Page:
“Notes with concern that the estimated aggregate greenhouse gas emission levels in 2025 and 2030 resulting from the intended nationally determined contributions do not fall within least-cost 2 ̊C scenarios but rather lead to a projected level of 55 gigatonnes in 2030, and also notes that much greater emission reduction efforts will be required than those associated with the intended nationally determined contributions in order to hold the increase in the global average temperature to below 2 ̊C above pre-industrial levels by reducing emissions to 40 gigatonnes or to 1.5 ̊C above pre-industrial levels by reducing to a level to be identified in the special report referred to in paragraph 21 below;”
COP decision Para 27 states that each Party when submitting NDC:
“considers that its nationally determined contribution is fair and ambitious, in the light of its national circumstances, and how it contributes towards achieving the objective of the Convention as set out in its Article 2;”
NDCs are plans for carbon reduction from 2020 to 2025 or 2030. Countries are invited to increase the ambition in their plans at any time.
The regular global stocktake, compliance mechanism, transparency and carbon accounting measures all provide an ambition mechanism from Paris.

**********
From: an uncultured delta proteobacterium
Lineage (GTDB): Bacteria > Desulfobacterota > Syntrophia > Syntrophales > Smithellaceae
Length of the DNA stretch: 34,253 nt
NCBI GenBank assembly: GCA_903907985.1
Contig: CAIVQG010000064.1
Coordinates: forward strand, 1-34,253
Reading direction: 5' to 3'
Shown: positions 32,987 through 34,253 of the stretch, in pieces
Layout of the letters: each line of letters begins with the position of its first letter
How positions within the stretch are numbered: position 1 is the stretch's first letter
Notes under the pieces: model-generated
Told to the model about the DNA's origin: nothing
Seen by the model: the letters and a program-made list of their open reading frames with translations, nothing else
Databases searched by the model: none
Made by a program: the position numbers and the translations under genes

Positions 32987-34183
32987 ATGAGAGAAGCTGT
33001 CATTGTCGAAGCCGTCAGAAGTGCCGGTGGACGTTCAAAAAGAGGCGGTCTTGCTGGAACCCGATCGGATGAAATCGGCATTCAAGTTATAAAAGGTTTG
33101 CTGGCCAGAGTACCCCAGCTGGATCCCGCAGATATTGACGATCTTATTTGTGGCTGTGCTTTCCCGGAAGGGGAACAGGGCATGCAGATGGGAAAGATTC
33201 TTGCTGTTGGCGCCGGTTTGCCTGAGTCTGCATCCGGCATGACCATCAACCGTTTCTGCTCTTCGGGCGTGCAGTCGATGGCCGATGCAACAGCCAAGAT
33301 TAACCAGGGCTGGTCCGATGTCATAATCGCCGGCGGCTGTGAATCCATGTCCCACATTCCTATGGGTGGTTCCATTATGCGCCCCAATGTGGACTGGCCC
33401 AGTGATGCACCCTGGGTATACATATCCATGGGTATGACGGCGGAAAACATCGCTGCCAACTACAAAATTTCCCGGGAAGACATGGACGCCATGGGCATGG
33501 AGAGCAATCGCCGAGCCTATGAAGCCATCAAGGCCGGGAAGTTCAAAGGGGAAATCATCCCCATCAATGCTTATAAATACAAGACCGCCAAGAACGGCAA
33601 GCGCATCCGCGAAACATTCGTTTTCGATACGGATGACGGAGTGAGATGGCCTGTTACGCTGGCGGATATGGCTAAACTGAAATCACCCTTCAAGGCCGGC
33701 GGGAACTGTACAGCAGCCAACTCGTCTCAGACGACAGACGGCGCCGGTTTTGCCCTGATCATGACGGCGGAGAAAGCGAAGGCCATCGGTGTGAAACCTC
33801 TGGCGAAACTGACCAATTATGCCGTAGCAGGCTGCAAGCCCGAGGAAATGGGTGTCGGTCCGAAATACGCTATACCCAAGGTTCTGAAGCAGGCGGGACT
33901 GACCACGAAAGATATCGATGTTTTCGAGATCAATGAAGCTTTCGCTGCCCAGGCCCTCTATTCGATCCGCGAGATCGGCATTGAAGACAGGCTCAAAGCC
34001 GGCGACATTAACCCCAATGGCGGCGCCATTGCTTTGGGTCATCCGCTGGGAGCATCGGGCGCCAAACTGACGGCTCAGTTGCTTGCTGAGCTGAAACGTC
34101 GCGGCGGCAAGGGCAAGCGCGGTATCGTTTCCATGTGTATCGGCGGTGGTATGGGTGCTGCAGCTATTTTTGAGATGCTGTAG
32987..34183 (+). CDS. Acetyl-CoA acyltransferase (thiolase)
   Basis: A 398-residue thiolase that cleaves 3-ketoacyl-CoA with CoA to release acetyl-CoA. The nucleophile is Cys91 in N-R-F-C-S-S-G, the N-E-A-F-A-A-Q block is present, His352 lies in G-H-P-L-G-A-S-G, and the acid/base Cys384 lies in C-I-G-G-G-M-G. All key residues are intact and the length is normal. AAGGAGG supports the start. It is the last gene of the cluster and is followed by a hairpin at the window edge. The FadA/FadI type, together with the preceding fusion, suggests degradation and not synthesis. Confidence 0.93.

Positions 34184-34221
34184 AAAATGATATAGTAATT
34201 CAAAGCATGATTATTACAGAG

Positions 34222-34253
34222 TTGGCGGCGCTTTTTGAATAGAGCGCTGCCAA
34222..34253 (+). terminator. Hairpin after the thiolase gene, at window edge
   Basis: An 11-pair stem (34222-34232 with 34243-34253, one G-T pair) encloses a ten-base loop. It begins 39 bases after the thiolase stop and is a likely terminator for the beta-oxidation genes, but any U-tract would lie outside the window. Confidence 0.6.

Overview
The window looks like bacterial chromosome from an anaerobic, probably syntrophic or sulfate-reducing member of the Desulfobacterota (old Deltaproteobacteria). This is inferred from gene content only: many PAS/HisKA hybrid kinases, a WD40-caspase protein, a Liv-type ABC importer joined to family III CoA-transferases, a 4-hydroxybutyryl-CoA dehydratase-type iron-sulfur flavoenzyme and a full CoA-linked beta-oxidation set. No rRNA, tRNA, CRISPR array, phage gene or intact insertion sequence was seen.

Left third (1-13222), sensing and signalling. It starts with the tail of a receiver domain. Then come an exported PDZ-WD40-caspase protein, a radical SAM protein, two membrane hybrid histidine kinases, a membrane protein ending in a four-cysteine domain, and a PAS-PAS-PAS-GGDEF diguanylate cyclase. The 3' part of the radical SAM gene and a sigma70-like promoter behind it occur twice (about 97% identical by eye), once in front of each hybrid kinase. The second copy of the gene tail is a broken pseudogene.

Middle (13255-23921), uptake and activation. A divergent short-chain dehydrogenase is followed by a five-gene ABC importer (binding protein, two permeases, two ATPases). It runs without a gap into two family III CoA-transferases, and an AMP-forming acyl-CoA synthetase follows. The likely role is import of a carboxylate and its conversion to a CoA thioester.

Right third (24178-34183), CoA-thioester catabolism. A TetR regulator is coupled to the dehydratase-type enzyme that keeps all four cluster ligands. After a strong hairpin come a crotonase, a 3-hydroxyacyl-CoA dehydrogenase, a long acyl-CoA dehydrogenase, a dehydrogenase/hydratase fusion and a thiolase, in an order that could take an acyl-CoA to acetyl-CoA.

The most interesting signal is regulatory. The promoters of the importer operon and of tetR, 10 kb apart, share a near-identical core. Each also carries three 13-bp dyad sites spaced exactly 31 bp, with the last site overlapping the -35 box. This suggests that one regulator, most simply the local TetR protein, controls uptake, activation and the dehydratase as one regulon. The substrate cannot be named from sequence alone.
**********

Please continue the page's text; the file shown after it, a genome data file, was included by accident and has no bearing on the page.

Long term strategy for decarbonisation by 2050
Parties are also invited to submit mid-century long-term low greenhouse gas emission development strategies by 2020 (COP decision Para 36) in how to meet the decarbonisation goal set out in Article 4.
So countries have 4 years to formulate detailed climate plans about how we decarbonise out to 2050.
When does the agreement come into force
The idea from the Durban 2011 COP was that the agreement in Paris would come into force in 2020, however the agreement is written so that it comes into legal effect 30 days after a minimum of 55 countries with at least 55% of global emissions formally ratify it. (Article 21).
So the agreement may come into force as early as this year, if the criteria is met, which would make COP22 potentially the first meeting of the Paris Agreement. This is an advance on expectations.
World Leaders have been invited to an official Paris Agreement signing ceremony at the United Nations in New York on Earth Day, April 22.
Items lost from final draft
A couple of things which were dropped from the final text:
- Any mention of civil aviation and shipping emissions. Currently amounts to 5% of global emissions but a fast growing sector. The International Civil Aviation Authority and International Maritime Organisation have been promising action since their sector was excluded from the 1997 Kyoto Protocol, with little effect.
- All mention of human rights, gender equality, indigenous rights taken out of operative text but remain in preamble.